Denis Mutungi Mwaura is an artist-art historian, curator, and writer whose research focuses on black aesthetic practices, public art, photography, and new media. Grounded in chronicling embodiment through language, landscapes, and portraiture, Mwaura's photographic practice explores intimate communal bonds and the seen and unseen histories of blackness. Exhibitions and public programs his curatorial research has supported include, Malangatana: Mozambique Modern (2020), Naughty Nymphs in the Courtyard of the Favorites (2022), Igshaan Adams: Desire Lines (2022) at the Art Institute of Chicago; Madeleine Hunt-Ehrlich: Speculative Archives (2021) and Wong Ping: Digital Fables (2021) at Conversations at the Edge; and Young, Gifted and Black: The Lumpkin-Boccuzzi Family Collection of Contemporary Art at Gallery 400, UIC. His writings on artists including Kapwani Kiwanga, Daniela Rivera, and Senzeni Marasela appear in the Boston Art Review and Africanah.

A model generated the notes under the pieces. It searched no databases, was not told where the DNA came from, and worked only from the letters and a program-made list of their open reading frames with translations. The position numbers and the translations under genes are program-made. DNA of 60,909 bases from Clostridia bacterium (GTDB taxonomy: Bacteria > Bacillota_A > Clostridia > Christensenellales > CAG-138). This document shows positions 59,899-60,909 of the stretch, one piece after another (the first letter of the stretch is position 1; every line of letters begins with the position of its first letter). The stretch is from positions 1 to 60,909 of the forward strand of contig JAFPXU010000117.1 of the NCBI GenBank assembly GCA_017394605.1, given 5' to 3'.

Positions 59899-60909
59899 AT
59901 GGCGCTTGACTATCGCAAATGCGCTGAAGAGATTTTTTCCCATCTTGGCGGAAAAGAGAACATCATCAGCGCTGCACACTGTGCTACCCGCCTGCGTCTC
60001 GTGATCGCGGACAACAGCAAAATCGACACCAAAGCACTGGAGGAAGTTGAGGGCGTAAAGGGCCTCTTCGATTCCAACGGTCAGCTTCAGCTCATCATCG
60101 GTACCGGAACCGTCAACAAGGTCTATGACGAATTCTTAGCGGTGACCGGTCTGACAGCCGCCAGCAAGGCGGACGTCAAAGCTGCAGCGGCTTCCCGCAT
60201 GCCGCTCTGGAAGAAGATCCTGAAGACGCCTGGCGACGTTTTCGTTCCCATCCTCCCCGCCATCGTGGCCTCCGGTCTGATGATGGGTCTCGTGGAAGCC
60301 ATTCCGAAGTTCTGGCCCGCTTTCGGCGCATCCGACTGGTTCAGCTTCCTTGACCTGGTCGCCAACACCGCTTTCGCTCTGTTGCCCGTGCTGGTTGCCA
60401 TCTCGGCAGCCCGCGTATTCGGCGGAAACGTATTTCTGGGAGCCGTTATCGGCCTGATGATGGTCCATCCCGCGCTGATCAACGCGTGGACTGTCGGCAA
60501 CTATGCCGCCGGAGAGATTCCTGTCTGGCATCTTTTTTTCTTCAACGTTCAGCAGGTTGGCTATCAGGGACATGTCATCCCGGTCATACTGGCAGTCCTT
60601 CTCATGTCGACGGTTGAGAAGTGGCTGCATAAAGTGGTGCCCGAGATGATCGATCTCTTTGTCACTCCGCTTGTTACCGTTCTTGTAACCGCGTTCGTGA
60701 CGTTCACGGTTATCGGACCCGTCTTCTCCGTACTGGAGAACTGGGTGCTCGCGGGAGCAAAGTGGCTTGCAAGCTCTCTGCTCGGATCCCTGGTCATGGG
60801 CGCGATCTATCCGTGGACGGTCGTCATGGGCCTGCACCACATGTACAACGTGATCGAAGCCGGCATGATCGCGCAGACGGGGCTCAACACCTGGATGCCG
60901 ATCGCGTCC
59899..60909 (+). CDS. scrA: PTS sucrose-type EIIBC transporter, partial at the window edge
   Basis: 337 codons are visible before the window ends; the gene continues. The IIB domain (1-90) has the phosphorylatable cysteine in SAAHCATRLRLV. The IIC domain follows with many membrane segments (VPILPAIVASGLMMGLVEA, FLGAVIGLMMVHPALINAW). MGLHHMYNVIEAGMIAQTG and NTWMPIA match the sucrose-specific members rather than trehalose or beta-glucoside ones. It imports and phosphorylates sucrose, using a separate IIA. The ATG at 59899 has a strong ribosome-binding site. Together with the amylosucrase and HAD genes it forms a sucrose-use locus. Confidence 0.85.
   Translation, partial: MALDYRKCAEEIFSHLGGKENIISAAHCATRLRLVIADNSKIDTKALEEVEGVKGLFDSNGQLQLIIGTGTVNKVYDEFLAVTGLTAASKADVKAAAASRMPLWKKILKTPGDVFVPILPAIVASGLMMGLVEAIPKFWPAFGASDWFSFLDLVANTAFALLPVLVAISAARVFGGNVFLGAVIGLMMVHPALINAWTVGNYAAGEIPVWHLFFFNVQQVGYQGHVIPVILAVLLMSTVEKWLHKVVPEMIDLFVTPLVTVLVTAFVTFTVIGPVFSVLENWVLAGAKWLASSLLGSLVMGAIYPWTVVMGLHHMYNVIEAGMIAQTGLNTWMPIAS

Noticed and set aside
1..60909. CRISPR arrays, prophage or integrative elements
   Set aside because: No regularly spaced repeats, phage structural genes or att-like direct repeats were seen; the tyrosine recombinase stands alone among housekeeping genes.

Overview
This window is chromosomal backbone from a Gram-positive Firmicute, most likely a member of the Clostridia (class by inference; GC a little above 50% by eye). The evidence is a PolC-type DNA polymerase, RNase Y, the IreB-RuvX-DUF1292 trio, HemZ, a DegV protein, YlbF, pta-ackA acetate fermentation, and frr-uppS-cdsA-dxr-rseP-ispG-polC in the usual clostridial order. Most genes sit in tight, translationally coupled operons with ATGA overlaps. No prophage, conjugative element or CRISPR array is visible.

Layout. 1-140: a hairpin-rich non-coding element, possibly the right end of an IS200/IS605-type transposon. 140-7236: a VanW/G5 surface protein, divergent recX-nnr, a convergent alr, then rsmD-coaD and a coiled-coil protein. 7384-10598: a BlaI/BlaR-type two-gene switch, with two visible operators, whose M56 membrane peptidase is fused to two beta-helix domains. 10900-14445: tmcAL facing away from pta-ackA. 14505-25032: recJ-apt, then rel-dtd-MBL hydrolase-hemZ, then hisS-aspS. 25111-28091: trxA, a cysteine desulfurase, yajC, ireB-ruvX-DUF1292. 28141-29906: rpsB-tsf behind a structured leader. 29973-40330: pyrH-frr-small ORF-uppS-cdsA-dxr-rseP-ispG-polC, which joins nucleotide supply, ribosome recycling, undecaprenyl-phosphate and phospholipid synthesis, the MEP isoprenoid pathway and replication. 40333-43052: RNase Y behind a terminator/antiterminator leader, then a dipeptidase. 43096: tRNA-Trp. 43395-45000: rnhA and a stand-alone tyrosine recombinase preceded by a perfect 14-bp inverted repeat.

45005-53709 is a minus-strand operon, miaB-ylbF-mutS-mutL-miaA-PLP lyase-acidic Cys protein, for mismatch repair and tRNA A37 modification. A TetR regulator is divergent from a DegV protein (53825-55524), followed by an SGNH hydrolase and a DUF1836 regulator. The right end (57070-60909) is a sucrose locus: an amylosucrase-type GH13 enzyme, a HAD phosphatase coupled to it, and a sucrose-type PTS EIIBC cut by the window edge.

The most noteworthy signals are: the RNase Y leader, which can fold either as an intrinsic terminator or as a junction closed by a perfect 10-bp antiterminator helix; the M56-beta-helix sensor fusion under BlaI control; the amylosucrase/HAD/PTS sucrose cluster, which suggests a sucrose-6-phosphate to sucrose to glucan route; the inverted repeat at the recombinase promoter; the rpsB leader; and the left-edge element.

Recently, Mwaura is the 2021 recipient of the Schiff Foundation Fellowship for Critical Architectural Writing, an award granted by the Department of Architecture and Design at the Art Institute of Chicago, and the Public Programs Manager at Gallery 400, UIC. He received his MA in Modern and Contemporary Art History from the School of the Art Institute of Chicago.